Unfortunately your dog can't tell you if she is in pain or suffering some other form of discomfort after surgery. Careful observation of her behavior will alert you to any symptoms that need treatment, so keep her close to you in a quiet, restful part of your home.
Animals, like humans, may experience some pain post-surgery. The level of pain depends on your dog. Some dogs bounce back to normal behavior within a few hours of surgery, while others may moan and show signs of agitation for up to a few days afterward. If you dog tries to bite the incision, this is another symptom of pain. You should discuss pain relief with your vet before bringing your dog home. He will provide you with pain medication -- and information about the proper dosage -- that is suitable for your dog. If you see that your pet is in pain, do not attempt to give her aspirin, Tylenol or Advil as these can have a deadly effect on a dog.
Coughing And Gagging
You may notice that your dog gags and coughs when you get her home. The reason for this is that the vet places a tube in your dog's windpipe just before starting the spaying operation and this tube stays in place throughout. It allows the vet better control of the anesthesia and keeps your pet's airways open, but it can cause some irritation in the windpipe. Your dog's reaction to this irritation is to cough. According to the East Bay SPCA, any gagging or coughing symptoms should only last a few days, and if the symptom persists you should call your vet. Also, give the vet a call if your dog appears to experience any breathing problems post-surgery.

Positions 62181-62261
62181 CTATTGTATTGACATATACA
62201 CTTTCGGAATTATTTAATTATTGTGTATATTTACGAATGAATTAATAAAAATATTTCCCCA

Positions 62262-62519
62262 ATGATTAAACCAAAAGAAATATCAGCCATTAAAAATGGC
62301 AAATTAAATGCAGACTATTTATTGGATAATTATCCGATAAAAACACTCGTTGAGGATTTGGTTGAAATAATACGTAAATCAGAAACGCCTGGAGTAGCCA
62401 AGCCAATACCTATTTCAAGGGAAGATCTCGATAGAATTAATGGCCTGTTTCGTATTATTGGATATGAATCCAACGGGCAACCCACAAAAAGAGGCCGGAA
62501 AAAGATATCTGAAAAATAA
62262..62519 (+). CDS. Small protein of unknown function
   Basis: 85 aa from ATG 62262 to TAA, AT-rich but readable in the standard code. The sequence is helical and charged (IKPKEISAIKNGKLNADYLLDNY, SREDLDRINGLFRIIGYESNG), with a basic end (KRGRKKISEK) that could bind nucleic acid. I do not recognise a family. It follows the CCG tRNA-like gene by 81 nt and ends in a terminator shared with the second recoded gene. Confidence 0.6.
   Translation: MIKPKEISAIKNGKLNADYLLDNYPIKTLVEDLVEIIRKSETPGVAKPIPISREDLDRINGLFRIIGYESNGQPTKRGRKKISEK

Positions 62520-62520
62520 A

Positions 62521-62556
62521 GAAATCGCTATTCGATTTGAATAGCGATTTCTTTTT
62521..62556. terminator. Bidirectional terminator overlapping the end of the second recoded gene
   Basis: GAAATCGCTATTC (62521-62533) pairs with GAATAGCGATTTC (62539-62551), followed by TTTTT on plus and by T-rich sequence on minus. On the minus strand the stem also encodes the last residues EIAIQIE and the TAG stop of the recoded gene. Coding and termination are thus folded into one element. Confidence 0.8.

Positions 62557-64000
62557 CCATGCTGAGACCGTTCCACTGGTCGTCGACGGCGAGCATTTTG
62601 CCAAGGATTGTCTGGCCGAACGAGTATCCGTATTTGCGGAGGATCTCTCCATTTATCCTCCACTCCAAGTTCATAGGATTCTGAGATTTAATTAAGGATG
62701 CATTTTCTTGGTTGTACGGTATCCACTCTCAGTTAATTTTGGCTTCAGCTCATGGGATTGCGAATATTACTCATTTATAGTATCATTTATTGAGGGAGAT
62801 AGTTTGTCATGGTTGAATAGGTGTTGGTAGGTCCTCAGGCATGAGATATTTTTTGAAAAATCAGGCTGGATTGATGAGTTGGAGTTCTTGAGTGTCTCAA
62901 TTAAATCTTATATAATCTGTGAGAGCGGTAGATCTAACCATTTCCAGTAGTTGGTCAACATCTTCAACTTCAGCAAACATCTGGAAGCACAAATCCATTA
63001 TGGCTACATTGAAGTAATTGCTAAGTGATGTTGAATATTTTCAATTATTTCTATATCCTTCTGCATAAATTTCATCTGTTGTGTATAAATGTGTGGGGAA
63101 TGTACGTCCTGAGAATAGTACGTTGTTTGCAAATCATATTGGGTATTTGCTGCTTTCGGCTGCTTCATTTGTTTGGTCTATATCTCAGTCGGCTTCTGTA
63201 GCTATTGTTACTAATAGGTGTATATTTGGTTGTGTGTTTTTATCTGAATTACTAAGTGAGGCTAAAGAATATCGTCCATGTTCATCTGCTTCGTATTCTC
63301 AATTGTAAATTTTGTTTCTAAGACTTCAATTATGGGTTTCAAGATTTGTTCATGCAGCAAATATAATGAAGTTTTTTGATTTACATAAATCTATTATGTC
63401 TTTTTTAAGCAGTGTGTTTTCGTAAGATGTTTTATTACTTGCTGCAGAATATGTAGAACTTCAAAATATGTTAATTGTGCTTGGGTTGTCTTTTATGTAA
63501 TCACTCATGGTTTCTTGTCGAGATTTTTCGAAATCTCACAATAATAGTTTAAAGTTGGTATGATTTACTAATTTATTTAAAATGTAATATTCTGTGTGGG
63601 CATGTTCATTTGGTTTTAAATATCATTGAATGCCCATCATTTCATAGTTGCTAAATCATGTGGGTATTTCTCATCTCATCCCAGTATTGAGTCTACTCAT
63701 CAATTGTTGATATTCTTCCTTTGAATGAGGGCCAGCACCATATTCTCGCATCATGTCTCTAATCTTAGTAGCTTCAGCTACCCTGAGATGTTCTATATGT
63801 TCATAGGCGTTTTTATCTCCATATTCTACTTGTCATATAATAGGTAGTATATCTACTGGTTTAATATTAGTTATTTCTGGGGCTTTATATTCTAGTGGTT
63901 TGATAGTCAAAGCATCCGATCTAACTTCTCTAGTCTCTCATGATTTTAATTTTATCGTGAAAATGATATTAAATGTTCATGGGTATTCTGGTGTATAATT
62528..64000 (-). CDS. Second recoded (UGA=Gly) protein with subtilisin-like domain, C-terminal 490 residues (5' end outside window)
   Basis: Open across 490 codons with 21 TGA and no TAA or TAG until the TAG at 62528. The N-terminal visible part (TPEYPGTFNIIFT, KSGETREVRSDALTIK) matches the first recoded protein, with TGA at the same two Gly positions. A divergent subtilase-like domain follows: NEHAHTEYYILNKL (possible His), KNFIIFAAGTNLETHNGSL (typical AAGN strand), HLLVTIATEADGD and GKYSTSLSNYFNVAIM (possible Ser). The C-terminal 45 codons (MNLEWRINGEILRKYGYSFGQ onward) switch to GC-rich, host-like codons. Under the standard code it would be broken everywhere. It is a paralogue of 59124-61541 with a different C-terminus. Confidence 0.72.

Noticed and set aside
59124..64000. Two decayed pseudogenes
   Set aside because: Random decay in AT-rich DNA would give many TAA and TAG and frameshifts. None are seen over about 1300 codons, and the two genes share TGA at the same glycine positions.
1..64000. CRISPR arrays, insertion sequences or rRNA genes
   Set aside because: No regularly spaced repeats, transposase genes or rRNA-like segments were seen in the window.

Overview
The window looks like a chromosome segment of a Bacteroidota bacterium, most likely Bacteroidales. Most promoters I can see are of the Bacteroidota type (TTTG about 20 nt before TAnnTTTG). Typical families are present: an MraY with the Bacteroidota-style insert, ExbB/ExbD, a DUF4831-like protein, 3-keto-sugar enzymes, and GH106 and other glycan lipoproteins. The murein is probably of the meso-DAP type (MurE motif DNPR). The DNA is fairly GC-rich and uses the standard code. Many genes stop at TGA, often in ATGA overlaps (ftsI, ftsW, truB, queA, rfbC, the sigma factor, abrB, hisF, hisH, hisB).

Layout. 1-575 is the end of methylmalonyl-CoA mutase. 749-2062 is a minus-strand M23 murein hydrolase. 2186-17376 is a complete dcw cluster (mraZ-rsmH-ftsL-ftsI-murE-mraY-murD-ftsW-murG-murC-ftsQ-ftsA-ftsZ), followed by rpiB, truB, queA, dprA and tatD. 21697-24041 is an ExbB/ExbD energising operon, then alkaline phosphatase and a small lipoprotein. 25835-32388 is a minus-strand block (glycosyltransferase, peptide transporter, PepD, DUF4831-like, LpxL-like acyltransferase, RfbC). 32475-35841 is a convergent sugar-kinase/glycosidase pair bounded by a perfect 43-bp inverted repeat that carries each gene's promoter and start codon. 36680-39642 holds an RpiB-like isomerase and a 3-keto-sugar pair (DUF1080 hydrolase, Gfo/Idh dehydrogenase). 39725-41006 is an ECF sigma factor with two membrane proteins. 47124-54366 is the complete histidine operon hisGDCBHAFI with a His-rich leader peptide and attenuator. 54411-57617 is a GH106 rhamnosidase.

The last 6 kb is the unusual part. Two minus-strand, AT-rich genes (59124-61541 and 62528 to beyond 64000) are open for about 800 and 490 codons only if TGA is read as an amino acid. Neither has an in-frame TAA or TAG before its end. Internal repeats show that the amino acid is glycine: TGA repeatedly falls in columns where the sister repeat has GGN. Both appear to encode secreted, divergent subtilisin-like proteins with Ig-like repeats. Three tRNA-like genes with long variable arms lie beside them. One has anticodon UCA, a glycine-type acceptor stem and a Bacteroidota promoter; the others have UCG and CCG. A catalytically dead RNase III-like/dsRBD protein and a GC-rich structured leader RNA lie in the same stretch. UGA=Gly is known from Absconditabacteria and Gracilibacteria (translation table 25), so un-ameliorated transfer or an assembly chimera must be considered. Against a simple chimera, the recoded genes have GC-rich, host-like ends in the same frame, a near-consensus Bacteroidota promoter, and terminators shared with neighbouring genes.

Spaying is a routine surgical procedure, but as with any surgery, complications can occur. For example, your dog may have a reaction to anesthetic, or she may develop an infection in the wound. Some redness and swelling around the wound is normal and keeping her from licking or biting it is essential. Putting an Elizabethan collar on her for up to seven days will prevent her from getting to the wound. However, if the wound is bleeding, consult your vet. Also, if the swelling around the wound forms a lump, accompanied by fever and lethargy, contact your vet.
Other symptoms that need a vet's attention are an inability to get up and walk 12 hours after the surgery. Lethargy for more than 48 hours is also worth a call to the vet. While your dog may not want to eat immediately after surgery, you should call the vet if she is still not eating after 24 hours. At the other extreme to lethargy, some dogs become overactive after surgery and risk tearing the stitches in the wound. Overactivity is not so much a symptom of spaying, but a result of effective pain relief after surgery. However, you should discourage your pet from running and tumbling around for at least seven to 10 days after surgery. Walk her on a leash and keep her in a quiet environment to make sure she has a rapid recovery.
Always check with your veterinarian before changing your pet’s diet, medication, or physical activity routines. This information is not a substitute for a vet’s opinion.
Based in London, Eleanor McKenzie has been writing lifestyle-related books and articles since 1998. Her articles have appeared in the "Palm Beach Times" and she is the author of numerous books published by Hamlyn U.K., including "Healing Reiki" and "Pilates System." She holds a Master of Arts in informational studies from London University.